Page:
Netflix Co-CEO Supports Dave Chappelle's 'Artistic Freedom' in Controversial Comedy Special

Chappelle's newest comedy special, The Closer, has sparked backlash for jokes directed at the LGBTQ community

Dave Chappelle
Dave Chappelle in The Closer. Photo: Mathieu Bitton

The co-CEO of Netflix is defending Dave Chappelle's latest comedy special The Closer, which has sparked backlash due to a series of controversial jokes about the LGBTQ community.

In a memo sent out on Friday obtained by The Hollywood Reporter and Variety, Ted Sarandos reportedly told staff members the streamer would not be pulling Chappelle's special, citing the comedian's right to "artistic freedom."

"Chappelle is one of the most popular stand-up comedians today, and we have a long standing deal with him," Sarandos said, per Variety. "As with our other talent, we work hard to support their creative freedom — even though this means there will always be content on Netflix some people believe is harmful."

Sarandos said while Netflix doesn't allow titles "that are designed to incite hate or violence," the company's executives "don't believe The Closer crosses that line," according to THR.

"As with our other talent, we work hard to support their creative freedom — even though this means there will always be content on Netflix some people believe is harmful," he added.

A Netflix spokesperson had no comment when reached by PEOPLE on Tuesday.

Dave Chappelle: The Closer
Dave Chappelle. Netflix

The memo was reportedly sent after Netflix's quarterly business review, a meeting reserved for the top 500 employees at the company. According to multiple reports, the meeting was crashed by three uninvited employees who have since been suspended, including Terra Field, a senior software engineer based in San Francisco.

Field, who identifies as queer and transgender, publicly condemned the streaming service's decision to release the special on Twitter.

A spokesperson for Netflix denied that Field was suspended for speaking out against the special, telling The Los Angeles Times, "It is absolutely untrue to say that we have suspended any employees for tweeting about this show. Our employees are encouraged to disagree openly and we support their right to do so."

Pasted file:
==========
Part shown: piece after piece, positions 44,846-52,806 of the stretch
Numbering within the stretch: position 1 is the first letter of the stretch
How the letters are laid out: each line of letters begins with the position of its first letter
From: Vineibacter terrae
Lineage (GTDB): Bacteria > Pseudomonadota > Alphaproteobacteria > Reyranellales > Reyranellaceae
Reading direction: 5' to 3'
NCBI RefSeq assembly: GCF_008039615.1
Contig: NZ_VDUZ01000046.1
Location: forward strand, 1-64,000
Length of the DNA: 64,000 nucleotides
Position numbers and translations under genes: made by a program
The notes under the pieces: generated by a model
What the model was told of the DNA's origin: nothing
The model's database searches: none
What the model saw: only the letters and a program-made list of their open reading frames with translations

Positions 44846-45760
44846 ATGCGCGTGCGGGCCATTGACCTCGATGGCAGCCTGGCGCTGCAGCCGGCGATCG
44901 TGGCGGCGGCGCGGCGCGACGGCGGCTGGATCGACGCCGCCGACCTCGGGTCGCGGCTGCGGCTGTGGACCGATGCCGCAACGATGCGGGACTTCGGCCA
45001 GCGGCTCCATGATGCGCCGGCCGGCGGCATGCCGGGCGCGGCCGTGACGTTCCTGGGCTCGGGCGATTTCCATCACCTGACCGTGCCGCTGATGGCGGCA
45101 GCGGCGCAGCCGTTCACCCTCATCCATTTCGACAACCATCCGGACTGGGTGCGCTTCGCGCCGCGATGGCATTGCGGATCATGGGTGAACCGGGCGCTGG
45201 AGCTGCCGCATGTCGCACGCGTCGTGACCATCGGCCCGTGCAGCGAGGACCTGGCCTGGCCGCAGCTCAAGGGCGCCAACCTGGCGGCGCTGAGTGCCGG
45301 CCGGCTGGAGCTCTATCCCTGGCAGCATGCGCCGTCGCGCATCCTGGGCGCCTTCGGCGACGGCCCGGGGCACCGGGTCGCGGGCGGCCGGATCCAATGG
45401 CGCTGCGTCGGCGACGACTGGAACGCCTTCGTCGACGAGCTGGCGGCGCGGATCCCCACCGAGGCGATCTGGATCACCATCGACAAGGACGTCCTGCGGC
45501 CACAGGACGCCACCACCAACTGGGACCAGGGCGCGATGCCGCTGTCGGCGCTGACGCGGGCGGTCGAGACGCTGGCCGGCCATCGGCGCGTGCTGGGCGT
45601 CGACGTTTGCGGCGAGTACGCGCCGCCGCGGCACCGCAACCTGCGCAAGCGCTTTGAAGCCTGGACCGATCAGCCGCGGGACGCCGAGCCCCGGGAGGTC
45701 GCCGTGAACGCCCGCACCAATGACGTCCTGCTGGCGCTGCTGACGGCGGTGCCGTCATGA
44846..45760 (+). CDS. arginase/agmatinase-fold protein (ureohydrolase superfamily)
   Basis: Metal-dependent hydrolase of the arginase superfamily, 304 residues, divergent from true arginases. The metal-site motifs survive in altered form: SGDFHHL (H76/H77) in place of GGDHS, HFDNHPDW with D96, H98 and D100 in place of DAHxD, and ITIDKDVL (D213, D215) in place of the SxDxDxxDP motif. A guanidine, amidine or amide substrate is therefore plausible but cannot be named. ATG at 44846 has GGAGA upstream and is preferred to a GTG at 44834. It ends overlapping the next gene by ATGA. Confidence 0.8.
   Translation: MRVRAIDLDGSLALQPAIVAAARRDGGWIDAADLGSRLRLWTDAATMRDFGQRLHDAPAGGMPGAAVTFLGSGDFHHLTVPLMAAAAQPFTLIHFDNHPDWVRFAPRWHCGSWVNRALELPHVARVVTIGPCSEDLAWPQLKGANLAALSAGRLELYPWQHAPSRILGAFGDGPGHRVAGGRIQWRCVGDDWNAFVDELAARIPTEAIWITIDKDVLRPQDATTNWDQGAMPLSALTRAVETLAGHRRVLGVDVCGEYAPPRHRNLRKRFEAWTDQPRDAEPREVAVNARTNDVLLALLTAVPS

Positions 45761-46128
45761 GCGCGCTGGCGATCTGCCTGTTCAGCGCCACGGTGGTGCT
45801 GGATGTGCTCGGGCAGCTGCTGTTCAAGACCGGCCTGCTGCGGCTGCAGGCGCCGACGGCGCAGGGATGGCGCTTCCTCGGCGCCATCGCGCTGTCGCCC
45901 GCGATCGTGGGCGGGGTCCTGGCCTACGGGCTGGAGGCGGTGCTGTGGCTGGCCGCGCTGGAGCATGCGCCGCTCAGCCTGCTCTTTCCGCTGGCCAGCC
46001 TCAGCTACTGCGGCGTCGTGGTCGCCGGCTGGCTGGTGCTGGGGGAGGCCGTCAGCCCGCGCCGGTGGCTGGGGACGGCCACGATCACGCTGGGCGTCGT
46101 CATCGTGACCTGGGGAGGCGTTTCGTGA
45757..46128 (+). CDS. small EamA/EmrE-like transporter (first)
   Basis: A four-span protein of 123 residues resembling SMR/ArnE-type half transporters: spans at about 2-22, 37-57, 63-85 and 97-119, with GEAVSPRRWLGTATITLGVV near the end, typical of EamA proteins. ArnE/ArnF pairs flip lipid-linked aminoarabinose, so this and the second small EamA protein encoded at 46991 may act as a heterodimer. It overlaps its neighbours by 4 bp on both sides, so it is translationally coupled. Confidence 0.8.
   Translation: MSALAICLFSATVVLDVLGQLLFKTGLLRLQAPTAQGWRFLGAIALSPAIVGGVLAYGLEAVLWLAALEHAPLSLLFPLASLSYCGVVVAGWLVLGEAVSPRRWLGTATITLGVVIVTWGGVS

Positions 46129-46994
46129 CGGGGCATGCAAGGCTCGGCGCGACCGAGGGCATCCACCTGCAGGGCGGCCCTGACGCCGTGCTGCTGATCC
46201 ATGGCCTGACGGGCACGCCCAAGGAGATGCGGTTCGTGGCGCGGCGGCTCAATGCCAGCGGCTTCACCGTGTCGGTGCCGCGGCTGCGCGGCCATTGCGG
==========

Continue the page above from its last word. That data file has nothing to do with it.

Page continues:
Field was unable to be reached for comment.

In The Closer, which premiered last week, Chappelle, 48, made multiple jokes about the LGBTQ+ and trans community, at one point claiming he was "team TERF," the term for trans-exclusionary radical feminist, an ideology that excludes trans women as women.

"As a trans woman, I have usually defended Dave Chappelle's specials because I think they're hilarious and his jokes about trans women never felt intentionally malicious," actress and director Taylor Ashbrook recently tweeted. "The Closer changed my mind on that. That special felt so lazy and disingenuous and I'm really disappointed."

In the staff memo, Sarandos also reportedly touched on Netflix's deal with Chappelle, noting that his previous comedy special, Sticks & Stones, was the platform's "most watched, stickiest and most award winning stand-up special to date."

"Particularly in stand-up comedy, artistic freedom is obviously a very different standard of speech than we allow internally as the goals are different: entertaining people versus maintaining a respectful, productive workplace," he said.

Chappelle, meanwhile, appeared to address the controversy during a sold-out show at Los Angeles' Hollywood Bowl last week.

"If this is what being canceled is like, I love it," he said as the crowd gave him a standing ovation, according to The Hollywood Reporter.

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